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Spicy Tastes Can Prevent Muscle Cramps, New Finding Says

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Spicy Tastes Can Prevent Muscle Cramps, New Finding Says

Muscle cramps can be a huge problem for athletes and for those who try to keep themselves in shape – and athletes of the caliber of Rafael Nadal and LeBron James have been challenged by this problem in recent years. But the Wall Street Journal reports that new findings by a team of award-winning researchers (Nobel-prizing winning neuroscientist Rod Mackinnon and Harvard neurobiology professor Bruce Bean) have found new answers to the puzzle of what causes muscle cramps – and more importantly how they can be stopped in a healthy and natural manner.

Knowledge of Muscle Cramps Evolves

For most of the 20th century, Outside Online (a site dedicated to health and fitness), notes that doctors and researchers believed that muscle cramps happen when an athlete’s fluid or electrolyte levels become unbalanced or too low or when an athlete overuses his or her muscles while performing. However, for researchers that came later, that did not explain why cramps could occur when an athlete is at rest or stretching before or after a workout.

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In the 1990’s, South African physician Martin Schwellnus theorized that muscle cramping is actually a neurological problem: when the muscles get overused, the signals between the brain and the muscles get confused: signals get sent that tell muscles to contract when they should be telling them to relax. As a result, cramping and pain occurs.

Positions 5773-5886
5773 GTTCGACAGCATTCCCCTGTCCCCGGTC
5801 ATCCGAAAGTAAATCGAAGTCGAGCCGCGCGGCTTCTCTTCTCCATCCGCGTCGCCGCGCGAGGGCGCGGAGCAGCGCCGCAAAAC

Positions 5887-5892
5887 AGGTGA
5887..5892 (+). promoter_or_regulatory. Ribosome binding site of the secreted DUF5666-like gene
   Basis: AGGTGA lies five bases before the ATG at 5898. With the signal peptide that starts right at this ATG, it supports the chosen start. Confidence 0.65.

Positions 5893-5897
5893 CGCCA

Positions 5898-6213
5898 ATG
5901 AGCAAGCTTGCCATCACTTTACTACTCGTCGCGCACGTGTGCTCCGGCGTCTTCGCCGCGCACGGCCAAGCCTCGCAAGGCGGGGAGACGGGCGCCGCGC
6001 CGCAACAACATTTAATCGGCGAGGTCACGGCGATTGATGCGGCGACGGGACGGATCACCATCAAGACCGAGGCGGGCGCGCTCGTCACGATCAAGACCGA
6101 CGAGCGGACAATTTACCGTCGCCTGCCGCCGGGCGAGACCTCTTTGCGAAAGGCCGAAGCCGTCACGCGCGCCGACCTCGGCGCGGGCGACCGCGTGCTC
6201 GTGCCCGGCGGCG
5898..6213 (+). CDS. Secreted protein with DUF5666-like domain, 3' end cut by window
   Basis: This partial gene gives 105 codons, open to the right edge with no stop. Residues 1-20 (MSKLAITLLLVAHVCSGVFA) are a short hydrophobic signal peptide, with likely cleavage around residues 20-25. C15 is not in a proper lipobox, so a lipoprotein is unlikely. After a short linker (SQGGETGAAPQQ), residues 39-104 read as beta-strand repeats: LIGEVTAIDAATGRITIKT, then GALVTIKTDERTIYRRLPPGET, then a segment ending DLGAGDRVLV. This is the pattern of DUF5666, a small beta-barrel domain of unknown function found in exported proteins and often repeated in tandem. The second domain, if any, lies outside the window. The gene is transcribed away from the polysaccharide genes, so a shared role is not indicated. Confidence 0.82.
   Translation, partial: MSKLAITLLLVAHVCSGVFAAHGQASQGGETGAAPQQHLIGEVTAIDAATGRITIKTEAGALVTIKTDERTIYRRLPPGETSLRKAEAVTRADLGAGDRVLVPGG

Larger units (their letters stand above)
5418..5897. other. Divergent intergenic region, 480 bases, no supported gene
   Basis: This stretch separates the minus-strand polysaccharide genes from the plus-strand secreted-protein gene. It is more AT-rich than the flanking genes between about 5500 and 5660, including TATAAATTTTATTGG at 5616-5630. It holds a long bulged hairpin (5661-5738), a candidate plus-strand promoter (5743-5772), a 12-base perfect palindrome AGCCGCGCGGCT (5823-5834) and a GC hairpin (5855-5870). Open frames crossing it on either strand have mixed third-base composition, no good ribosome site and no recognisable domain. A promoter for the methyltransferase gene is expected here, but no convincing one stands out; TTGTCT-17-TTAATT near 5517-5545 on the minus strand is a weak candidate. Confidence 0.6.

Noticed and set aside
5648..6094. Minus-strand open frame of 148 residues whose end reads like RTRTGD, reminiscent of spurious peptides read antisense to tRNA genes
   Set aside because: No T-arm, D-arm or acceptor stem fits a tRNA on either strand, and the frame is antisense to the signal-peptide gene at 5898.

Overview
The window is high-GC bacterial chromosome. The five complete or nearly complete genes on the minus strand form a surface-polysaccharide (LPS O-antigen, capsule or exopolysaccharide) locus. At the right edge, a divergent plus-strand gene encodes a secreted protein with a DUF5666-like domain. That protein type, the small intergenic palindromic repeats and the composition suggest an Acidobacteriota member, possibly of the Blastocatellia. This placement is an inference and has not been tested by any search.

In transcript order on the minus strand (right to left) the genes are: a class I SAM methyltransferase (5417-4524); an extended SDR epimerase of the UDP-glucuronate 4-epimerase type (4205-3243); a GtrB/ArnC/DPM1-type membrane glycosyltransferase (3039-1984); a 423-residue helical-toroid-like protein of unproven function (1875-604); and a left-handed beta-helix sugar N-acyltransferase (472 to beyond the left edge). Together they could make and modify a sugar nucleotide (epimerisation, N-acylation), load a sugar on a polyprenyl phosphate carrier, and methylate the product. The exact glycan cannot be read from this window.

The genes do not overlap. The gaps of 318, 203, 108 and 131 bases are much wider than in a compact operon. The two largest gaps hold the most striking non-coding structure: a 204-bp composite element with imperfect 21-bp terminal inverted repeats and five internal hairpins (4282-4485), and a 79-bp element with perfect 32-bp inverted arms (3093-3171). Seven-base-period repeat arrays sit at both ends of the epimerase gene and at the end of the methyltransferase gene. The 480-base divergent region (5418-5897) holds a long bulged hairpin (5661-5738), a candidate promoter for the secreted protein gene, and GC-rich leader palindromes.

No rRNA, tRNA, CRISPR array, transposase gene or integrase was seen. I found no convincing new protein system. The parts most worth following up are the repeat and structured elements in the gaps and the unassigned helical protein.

Flex Pharma is Born

Bean and Mackinnon were intrigued by the idea that muscle cramping is neurological in nature and began to do research on the subject. In doing so, they came across several studies that showed a connection between the ingestion of spicy or pungent foods (such as mustard and pickle juice) and an easing in muscle cramps.

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The scientists realized that both mustard and pickle juice contain compounds called ion channel activators. These compounds appear to be able to, at the same time, stimulate nerves in the digestive system while relaxing nerves in other parts of the body.  The two men then decided to experiment and see which spicy or pungent foods appeared to be able to ease muscle cramping, sometimes even experimenting on themselves to gauge the effects of the different foods.

What was born of these experiments is a patented supplement which will be available sometime in 2017 by the company Flex Pharma, that Bean and Mackinnon founded together.  And this supplement has possible implications for more than just athletic performance: its creators are now in the process of applying to the FDA to be able to use this product to help treat the painful muscle cramping and spasms associated with serious conditions such as multiple sclerosis (MS) and Lou Gehrig’s disease, also known as ALS. While neither condition is curable, this kind of product could at least bring some relief to patients trying to manage their conditions from day to day and may even be able to improve quality of life.